Accuracy Issues

The information provided throughout this website is reasonably accurate, but there are definite limits
which must be kept in mind. Family history is, indeed, history and like more general historical writing,
it is always subject to revision when new or better information is discovered. We have proceeded on
the assumption that it is better to provide the stories and assertions of fact we find, even when we
are not sure of their accuracy, than to hew to a finer line of "proof' and thus be able to say very little.
Of course, we will be glad to correct assertions when more precise and better sourced information
becomes available.

Here are some general guidelines for assessing accuracy.

We do not include anything which we know to be false; however, we include a great deal which
others have asserted to be factual but for which we cannot personally vouch.
We always cite the
sources from which we have worked, but these are usually not primary sources. Instead they are
usually written accounts by others (who are named whenever the name of the author is known).
Much internet data (for example, Ancestry.com's OneWorldTree) is provided by unnamed volunteers
and is of very uneven quality. Nevertheless, such sources provide important clues because they
often give wives' maiden names, unlike U.S. Census records.

If we know some asserted facts are debatable or questionable, then we will explain that.

Whenever they are available, we check against U. S. Census records. but as indicated above these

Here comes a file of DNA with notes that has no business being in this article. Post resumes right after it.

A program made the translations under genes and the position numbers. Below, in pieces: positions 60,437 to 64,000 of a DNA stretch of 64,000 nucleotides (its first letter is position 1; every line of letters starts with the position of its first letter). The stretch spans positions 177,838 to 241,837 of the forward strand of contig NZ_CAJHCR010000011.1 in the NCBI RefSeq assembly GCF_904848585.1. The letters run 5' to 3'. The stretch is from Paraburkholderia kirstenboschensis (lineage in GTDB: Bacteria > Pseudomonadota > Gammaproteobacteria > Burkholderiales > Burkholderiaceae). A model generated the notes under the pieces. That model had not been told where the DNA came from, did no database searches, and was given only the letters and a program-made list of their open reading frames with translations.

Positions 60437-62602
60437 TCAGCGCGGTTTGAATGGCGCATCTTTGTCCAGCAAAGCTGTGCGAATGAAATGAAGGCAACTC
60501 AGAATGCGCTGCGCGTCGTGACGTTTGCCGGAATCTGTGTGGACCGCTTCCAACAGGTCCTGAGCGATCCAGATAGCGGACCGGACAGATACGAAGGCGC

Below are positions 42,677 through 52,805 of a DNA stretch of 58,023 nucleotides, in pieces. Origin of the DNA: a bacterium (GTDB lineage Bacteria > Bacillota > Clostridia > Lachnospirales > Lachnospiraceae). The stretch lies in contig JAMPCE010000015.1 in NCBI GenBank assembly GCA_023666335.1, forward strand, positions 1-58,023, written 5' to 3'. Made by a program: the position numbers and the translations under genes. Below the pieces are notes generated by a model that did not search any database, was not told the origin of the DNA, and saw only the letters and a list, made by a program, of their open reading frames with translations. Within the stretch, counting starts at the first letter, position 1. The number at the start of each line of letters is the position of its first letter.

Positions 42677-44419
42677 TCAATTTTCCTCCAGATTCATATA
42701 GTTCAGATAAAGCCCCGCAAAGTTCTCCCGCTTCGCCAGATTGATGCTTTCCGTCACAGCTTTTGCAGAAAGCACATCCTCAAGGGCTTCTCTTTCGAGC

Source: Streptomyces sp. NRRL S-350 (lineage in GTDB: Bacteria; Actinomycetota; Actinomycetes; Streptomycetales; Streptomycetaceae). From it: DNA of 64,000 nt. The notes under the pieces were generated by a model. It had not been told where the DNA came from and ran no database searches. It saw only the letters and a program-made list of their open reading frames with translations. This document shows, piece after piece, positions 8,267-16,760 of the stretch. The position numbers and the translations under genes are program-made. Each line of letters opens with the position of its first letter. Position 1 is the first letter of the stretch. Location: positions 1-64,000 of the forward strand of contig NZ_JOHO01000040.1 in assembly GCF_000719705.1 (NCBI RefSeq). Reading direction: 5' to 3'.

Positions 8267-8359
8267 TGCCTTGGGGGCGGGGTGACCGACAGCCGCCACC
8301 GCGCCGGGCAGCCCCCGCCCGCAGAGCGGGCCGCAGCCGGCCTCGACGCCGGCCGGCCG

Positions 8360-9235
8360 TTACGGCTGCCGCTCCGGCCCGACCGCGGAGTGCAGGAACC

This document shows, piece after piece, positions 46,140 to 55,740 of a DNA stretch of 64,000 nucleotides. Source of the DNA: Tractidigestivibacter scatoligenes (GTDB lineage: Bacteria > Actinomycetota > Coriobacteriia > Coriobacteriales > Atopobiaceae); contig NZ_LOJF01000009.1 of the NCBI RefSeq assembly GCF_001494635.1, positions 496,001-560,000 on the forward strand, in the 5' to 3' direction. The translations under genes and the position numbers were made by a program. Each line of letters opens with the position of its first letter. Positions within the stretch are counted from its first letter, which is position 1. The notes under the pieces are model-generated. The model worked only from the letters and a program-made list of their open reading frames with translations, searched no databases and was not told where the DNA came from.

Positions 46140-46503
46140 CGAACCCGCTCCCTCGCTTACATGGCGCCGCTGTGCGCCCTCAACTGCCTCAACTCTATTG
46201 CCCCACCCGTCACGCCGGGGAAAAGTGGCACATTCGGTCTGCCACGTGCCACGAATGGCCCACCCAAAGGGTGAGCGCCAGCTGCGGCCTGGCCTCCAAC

have their problems
. The names of children are sometimes given differently in subsequent decades,
probably because those involved have come to prefer a first or middle name over the other, or
because a name has been converted into an affectionate nickname. Spellings vary depending on
the wishes of the census takers. Both first and middle names are rarely provided.

Dates, in particular, are problematic. If a birth date or death date includes only the year, then it is by
definition approximate. If birth years are deduced from census records, they may be off by a year
one way or the other because they are calculated by substracting the listed age from the year of the
census.

Even birth certificates (when available) and tombstones may be inaccurate. Birth certificates were
sometimes made well after the fact (these are called "delayed birth certificates") and thus depend on
the applicants' and witnesses' memories. Tombstones are subject to the same errors, accidental or
otherwise.

Family Bibles are generally considered to be a trustworthy source (at least with regard to intentions),
but obviously the family scribe can make errors.

For all of these reasons, the information provided here must be viewed with caution.
By all means,
if you have facts which you believe are more accurate than some you find here, please
share them with us, along with your reasoning and your sources.
See contact information.
www.childers-shepherd.org, 28 Feb 2007